Thursday, June 13, 2013

It's a blue soapbox, for everyday stuff

Whew, has it really been two weeks? Guess if I’m going to disappear for a while, that last post was a good one to stop on. For some reason, I just don’t feel like speaking. Maybe my fingers are itching, or maybe I just wanted to write and ramble. Hard to do that when you're talking to someone, unless you've got them trapped over coffee.

I’ve been thinking about the ES book, muttering things like “why the hell didn’t I tidy it up earlier?” and no, “don’t go in and re-edit it. If you do, it’s a long, deep hole and you’ll never stop.” Mea culpa then, since there are two smushed together words and they've been driving me insane. I'll probably go in and fix it when I finally (I got it stuck together in some kind of order, yay!!!) release the Arc book. Those powerpoints are killer time-consuming.

Anyway, I recently read a Dear Author review that made me laugh so hard I saw spots. The earlier JR Ward books are some of my read-to-many-times-to-count favorites. God knows, I’m a diehard; I have Father Mine on my kindle. But I loved the way Jane broke down the logic behind Dark Lover. It’s so totally an off-the-wall diagram of emotional structure and all the stuff I talk about in the book. Jane can see “why” Dark Lover works, but she also knows she isn’t completely the target audience. What makes it even funnier is that even the bad points she brings up are true. Wrath’s erection was a *cough* “large” part of the book. But like Jane also points out later in the comments, it says something that people will say they got to book eight before giving up. In practical terms it means for five years, JR Ward held her target audience mesmerized.

She’s still holding them mesmerized, (you can't be the number four author on Amazon if your books aren't selling like hotcakes) but her target audience has changed because she’s trying for bestseller status—expanding her definitions and reader base.

Do you keep expanding your definitions and risk losing your core audience (they want to stay niche, they don’t necessarily want to become more mainstream) in exchange for a larger reader base? Or do you remain true to your roots and keep writing stories your devoted fans want to read? Difficult choice.

Jumping down off my soap box, lol.

(I actually wanted to talk about inciting incidents and the first plot point and totally forgot what I was trying to say. I suspect I need to let it percolate for a day while I have some chocolate.)


Jennifer Leeland said...

I am afraid that I will continue to write what I write. I've been warned many times that I will never be "big" if I don't write more formulaic whatever that means. LOL!
So, here I am. Still me. I prefer it.

Jodi Henley said...

lol, Jen. It's not more formulaic. It's more...I dunno. You know? Like Fifty Shades(sorry I brought it up). But, whew--you're so niche your niche is niche. A hot as hell niche, but very focused, very sharply defined. Expanding it outward into vanilla fantasies with gee-whiz elements wouldn't work for you.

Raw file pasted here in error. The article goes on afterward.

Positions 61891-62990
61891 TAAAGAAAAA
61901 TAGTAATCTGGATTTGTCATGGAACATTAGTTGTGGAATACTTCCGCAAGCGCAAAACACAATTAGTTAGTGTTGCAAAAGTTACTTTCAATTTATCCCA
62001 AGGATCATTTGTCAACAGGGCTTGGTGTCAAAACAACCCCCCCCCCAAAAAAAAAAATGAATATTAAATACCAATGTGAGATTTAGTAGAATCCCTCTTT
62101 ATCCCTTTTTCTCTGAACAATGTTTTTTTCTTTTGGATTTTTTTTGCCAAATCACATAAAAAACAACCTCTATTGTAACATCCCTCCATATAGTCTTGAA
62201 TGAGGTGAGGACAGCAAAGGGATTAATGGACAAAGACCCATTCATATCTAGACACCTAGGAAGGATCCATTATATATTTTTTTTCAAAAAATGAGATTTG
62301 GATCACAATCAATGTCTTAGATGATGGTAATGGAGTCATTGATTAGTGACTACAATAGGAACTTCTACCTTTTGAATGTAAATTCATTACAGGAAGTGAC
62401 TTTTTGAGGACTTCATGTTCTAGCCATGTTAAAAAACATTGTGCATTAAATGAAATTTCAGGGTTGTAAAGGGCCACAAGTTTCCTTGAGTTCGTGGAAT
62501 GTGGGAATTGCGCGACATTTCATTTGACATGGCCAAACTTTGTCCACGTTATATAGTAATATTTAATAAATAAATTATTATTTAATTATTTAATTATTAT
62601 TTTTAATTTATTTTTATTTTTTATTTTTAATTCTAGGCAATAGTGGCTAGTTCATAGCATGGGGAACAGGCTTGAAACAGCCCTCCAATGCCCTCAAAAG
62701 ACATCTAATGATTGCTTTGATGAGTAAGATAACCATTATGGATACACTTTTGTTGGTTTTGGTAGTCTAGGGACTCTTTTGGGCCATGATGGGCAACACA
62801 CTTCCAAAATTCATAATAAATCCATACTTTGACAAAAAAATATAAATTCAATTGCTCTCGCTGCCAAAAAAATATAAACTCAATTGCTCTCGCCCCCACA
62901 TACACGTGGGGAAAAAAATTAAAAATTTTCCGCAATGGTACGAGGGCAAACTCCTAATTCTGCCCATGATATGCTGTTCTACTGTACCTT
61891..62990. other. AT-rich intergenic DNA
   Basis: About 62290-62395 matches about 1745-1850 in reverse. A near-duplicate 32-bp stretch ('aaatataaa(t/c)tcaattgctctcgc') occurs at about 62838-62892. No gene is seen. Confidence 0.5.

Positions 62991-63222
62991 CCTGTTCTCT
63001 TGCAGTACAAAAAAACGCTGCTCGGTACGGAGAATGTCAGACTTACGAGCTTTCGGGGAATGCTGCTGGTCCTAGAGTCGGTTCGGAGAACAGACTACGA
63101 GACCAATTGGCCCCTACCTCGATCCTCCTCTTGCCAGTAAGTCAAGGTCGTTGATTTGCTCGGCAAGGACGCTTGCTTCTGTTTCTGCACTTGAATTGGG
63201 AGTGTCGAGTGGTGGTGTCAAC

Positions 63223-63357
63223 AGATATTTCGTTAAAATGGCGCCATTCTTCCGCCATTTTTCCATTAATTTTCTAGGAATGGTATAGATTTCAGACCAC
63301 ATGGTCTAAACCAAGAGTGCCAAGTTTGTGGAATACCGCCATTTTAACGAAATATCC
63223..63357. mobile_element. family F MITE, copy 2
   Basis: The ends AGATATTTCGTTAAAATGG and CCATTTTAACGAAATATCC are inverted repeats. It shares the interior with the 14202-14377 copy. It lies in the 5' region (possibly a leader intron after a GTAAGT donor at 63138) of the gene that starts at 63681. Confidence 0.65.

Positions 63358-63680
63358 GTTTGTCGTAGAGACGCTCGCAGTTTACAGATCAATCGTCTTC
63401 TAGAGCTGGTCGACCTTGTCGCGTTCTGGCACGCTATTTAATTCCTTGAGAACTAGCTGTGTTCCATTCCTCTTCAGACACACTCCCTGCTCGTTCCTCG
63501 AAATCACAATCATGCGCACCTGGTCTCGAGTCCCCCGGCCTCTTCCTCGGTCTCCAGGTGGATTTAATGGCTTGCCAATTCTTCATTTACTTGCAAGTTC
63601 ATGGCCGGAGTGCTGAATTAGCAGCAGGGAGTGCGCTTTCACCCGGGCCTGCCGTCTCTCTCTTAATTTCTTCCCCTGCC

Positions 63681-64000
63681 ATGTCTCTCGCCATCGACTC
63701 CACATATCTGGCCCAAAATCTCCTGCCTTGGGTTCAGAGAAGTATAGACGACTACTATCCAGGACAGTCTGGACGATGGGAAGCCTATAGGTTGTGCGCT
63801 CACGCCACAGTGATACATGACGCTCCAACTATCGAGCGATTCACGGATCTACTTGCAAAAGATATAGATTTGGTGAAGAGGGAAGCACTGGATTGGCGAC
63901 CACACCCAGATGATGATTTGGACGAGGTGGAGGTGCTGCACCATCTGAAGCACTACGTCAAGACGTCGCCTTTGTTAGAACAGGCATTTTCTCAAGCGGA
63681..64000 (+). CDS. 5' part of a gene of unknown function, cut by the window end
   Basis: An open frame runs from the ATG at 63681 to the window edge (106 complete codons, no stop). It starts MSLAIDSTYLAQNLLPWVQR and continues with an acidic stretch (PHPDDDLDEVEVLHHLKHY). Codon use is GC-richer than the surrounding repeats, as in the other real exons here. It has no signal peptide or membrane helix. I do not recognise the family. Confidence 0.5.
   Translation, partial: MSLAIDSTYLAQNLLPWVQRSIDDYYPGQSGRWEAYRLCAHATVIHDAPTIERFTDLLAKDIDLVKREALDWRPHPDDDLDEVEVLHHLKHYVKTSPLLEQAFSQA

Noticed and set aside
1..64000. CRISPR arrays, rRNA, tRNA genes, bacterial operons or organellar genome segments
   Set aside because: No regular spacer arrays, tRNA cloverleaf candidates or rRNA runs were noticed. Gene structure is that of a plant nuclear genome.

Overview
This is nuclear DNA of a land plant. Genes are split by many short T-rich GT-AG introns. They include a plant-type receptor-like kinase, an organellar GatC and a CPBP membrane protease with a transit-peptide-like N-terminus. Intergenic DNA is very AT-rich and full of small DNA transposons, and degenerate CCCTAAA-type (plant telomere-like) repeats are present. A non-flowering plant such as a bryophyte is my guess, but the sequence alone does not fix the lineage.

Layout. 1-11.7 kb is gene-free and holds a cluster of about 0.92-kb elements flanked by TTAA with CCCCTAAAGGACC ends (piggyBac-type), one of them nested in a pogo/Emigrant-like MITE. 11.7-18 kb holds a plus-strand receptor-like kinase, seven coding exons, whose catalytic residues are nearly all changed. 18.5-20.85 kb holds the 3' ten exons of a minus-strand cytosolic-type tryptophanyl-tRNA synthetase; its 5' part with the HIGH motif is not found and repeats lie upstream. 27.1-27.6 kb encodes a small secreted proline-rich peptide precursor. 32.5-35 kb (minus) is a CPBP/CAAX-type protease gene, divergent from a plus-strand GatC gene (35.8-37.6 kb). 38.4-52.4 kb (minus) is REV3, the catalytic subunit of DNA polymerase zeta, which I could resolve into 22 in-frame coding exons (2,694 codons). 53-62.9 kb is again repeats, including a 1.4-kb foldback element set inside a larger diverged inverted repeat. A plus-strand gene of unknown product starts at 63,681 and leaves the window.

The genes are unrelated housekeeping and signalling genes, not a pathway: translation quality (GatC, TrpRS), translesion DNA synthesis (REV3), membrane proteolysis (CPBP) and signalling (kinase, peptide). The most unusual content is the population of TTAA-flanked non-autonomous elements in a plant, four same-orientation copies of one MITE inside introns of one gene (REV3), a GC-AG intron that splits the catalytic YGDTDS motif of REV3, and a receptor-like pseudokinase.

I prefer you the way you are too. :)

Hailey Edwards said...

I think the best answer I can give is that I will continue to write what I want to write...but...I do take reader feedback into consideration. I do read reviews (I know, I know. I'm not supposed to)in order to tweak what isn't working or to capitalize on what is.

That's where I hope to find balance. I want to write in a way that makes me (and my readers) eager for the next book.

On the topic of Ward, I did love her early books madly. It's sad to think back on the writers and series I've left behind over the years, but that's the thing about writing. If you don't continue to grow, then your audience will notice eventually. No matter how cracktastic it once was.

Jodi Henley said...

You know, that's a question I ask people in many of my workshops--what do you want out of your writing? I mean, do you want money or fame, write a good story and make your readers happy?

Sometimes money isn't the primary motivator. It's all about stories and connections, and growing your worlds and people.

I've been wondering if writers only have a certain amount of niche in them and finally just default to their normal personalities. Although that makes me wonder if some people are randomly odd and default to just plain weird. :)

Hailey Edwards said...

Some people are just plain weird, so I can believe that some would default to their normal...which would still be weird. ;)

David Bridger said...

I've never been niche. Niche is cool and I'd never turn it down, but all I can do is keep telling stories I love and hope my readers love them too. :)

Jodi Henley said...

that's the best reason for writing, David. :) People can always tell when you don't throw everything into your work

deanna said...

Catching up here, I couldn't resist reading this to see what your title referred to. My "niche" seems to be blogging, on and on for years, on the days I feel like it. Which makes me happy (and I forget to read friends' blogs; must be getting old).

Jodi Henley said...

I suspect it's more like a personal journal. It's what attracted me to your blog in the beginning. Sort of like...the inside of your head, which must be a wonderful place. Full of beautiful pictures and lyric words. I wish I could write like you. St. Exupery would probably say your writing is a gift, in more ways than one. :)